The Change Begins Within Us – 5 quotes from Thomas Merton’s Writings – Echoing Silence: Thomas Merton on the Vocation of Writing edited by Robert Inchausti

by Mark Votava

41ydKSrYznL._SY344_BO1,204,203,200_1. A fulfillment which must be all my own

“I can no longer see the ultimate meaning of a man’s life in terms of either ‘being a poet’ or ‘being a contemplative’ or even in a certain sense in ‘being a saint’…  It must be something much more immediate than that.  I – and every other person in the world – must say: ‘I have my own special, peculiar destiny which no one else ever has had or ever will have.  There exists for me a particular goal, a fulfillment which must be all my own – nobody else’s – & it does not really identify that destiny to put it under some category’…” 

2. The dissolution of the false self

“One of the strange laws of the contemplative life is that in it you do not sit down and solve problems: you bear with them until they somehow solve themselves. Or until life itself solves them for you.  Usually the solution consists in a discovery that they only existed insofar as they were inseparably connected with your own illusory exterior self.  The solution of most such problems comes with the dissolution of this false self.  And consequently another law of the contemplative life is that if you enter it with the set purpose of seeking contemplation, or worse still, happiness, you will find neither.  For neither can be found unless it is first in some sense renounced.  And again, this means renouncing the illusory self that seeks to be ‘happy’ and to find ‘fulfillment’ (whatever that may mean) in contemplation.  For the contemplative and spiritual self, the dormant, mysterious, and hidden self that is always effaced by the activity of our exterior self does not seek fulfillment.  It is content to be, and in its being it is fulfilled, because its being is rooted in God.”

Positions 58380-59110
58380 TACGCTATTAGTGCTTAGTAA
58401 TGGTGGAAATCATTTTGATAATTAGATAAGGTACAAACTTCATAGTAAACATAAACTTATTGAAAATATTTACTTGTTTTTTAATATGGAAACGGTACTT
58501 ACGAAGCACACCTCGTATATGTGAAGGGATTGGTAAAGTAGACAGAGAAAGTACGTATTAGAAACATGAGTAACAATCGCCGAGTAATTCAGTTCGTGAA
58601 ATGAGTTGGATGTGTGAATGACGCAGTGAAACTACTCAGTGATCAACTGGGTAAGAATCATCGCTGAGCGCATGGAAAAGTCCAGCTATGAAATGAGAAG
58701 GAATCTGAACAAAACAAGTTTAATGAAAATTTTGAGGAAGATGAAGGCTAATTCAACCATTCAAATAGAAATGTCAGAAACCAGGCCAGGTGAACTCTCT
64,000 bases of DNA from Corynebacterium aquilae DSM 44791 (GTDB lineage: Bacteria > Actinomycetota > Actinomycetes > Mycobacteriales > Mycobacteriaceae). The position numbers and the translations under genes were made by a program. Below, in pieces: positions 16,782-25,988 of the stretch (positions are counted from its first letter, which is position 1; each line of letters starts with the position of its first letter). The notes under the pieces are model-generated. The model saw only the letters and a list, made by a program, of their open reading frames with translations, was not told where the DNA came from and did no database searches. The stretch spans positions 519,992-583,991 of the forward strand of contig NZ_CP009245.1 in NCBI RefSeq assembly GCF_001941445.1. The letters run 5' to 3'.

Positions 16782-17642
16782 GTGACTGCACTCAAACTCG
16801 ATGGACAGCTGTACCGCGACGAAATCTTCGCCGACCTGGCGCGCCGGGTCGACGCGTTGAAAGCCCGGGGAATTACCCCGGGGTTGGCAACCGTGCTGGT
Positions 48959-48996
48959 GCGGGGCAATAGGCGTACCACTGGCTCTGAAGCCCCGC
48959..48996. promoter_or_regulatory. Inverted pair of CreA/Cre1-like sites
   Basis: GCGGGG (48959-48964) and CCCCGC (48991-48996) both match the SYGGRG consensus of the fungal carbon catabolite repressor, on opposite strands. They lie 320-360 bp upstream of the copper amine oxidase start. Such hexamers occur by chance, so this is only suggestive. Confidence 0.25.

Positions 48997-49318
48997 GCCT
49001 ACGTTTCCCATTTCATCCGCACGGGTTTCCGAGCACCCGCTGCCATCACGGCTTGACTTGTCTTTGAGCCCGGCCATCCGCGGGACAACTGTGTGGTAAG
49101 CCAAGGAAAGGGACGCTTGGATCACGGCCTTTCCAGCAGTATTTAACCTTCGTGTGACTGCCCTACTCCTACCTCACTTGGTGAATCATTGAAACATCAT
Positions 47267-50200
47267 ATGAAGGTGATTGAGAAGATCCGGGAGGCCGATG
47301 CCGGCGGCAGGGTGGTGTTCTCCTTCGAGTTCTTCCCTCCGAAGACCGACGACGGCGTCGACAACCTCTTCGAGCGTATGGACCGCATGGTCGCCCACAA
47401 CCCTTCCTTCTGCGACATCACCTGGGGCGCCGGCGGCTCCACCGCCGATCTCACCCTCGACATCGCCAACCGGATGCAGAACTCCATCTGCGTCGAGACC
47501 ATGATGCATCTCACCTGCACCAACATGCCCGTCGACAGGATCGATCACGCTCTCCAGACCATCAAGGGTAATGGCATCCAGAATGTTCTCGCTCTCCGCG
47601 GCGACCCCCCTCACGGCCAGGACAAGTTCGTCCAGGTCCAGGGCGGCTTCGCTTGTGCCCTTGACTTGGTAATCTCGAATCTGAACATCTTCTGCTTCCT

3. The ordinary acts of everyday life

“The true philosopher and the true poet become what they are when they ‘go beyond’ philosophy and poetry, and cease to ‘be philosophers’ or to ‘be poets.’  It is at that point that their whole lives become philosophy and poetry – in other words, there is no longer any philosophy or any poetry separable from the unity of their existence.  Philosophy and poetry have disappeared.  The ordinary acts of everyday life – eating, sleeping, walking, etc., become philosophical acts which grasp the ultimate principles of life in life itself and not in abstraction.”

4. The change begins within us

“For the world to be changed, man himself must begin to change it, he must take the initiative, he must step forth and make a new kind of history. The change begins within himself.”

5. Wisdom is lived

“Wisdom is not only speculative, but also practical: that is to say, it is ‘lived.’  And unless one ‘lives’ it, one cannot ‘have’ it.  It is not only speculative but creative.  It is expressed in living signs and symbols.  It proceeds, then, not merely from knowledge about ultimate values, but from an actual possession and awareness of these values as incorporated in one’s own existence.”

Which quotes are your favorite?

Here are some other posts I have done on Thomas Merton and his writings.